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Posts Tagged ‘Tim Birkhead’

“Bird brained” “Don’t have a bird” “Dumb as a turkey” “Ugly as a crow” “You’re chicken” “What a duck” “Damned Vulture,” these and all other pejorative bird expressions got it totally wrong.  Birds have far more going on for them than airborne poop and the taunting and teasing of birders.  For the whole world behind the feathers and beak/bill, read Tim Birkhead’s Bird Sense: What It’s Like to be a Bird.

In separate chapters, the author traces the historical research and current understanding of the various senses birds possess, as in seeing, hearing, touch, taste, smell, magnetic sense, and emotions.  Since we do not have the equipment and body of birds, he readily admits scientific research can only tell us some of what we want to know and that for the rest we must rely upon cautious speculation.

Fair enough, but science is able to tell us a lot of startling, fascinating details.  Every chapter will give the reader something new to think about.  After reading this book, you can say of your day of birding, you saw 40 species while probably 40 species successfully and perhaps purposely avoided you; and you are pleased with both numbers.  You may even be able to explain some of the why-and-wherefore of the numbers.  If you don’t talk and talk and talk, your friends will enjoy your sharing of information.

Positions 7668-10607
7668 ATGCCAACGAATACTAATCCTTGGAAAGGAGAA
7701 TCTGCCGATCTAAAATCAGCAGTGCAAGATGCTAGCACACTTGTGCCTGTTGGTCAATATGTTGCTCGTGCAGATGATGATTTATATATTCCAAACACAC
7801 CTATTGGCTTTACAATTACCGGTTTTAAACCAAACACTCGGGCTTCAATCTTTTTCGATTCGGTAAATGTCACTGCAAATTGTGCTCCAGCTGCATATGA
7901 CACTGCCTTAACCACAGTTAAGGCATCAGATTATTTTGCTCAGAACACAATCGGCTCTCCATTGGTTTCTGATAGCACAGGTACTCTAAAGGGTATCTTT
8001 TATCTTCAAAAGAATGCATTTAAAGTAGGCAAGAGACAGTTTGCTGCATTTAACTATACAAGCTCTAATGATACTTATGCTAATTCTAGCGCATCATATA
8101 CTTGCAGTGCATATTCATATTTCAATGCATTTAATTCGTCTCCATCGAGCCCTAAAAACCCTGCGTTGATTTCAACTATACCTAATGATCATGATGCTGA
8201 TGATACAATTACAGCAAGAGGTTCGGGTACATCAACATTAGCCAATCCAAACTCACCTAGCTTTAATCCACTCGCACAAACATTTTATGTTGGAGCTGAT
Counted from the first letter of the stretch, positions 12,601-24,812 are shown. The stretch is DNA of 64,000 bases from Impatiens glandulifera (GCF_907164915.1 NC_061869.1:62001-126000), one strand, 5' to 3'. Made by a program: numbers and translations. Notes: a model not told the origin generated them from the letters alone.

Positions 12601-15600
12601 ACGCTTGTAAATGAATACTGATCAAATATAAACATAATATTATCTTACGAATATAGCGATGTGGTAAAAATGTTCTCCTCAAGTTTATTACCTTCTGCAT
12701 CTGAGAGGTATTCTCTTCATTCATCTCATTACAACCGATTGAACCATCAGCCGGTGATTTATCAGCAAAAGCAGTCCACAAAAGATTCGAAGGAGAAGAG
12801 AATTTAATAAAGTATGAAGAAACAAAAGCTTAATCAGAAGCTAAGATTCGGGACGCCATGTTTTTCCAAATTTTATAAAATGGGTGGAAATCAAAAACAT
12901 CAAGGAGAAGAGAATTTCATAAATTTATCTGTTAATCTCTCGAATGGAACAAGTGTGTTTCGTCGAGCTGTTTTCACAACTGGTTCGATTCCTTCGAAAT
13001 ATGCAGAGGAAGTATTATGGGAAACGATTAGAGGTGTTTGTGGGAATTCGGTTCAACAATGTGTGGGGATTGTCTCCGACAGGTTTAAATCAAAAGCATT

On a personal note, at a gin joint I occasionally visit I met an old friend of the author of Bird Sense, and the friend gave me a photograph of the author in the early years of his long scientific career, at the time he was studying the competence in high school algebra of a large, cage free rooster.  Despite the carefully written thirty pages of his study, he has never been able to get it published in any scientific journal in any language, with some editors writing caustic remarks such as, “One rooster does not a scientific study make.”

So I state, here and now, if Tim Birkhead will submit his A Big Rooster’s Competence In High School Algebra” to clarionfriends.wordpress.com I will publish it; however, to fit our format, we can only use three or four fairly short paragraphs rather than the original thirty pages.  I hope he understands our constraint.  Charles Marlin

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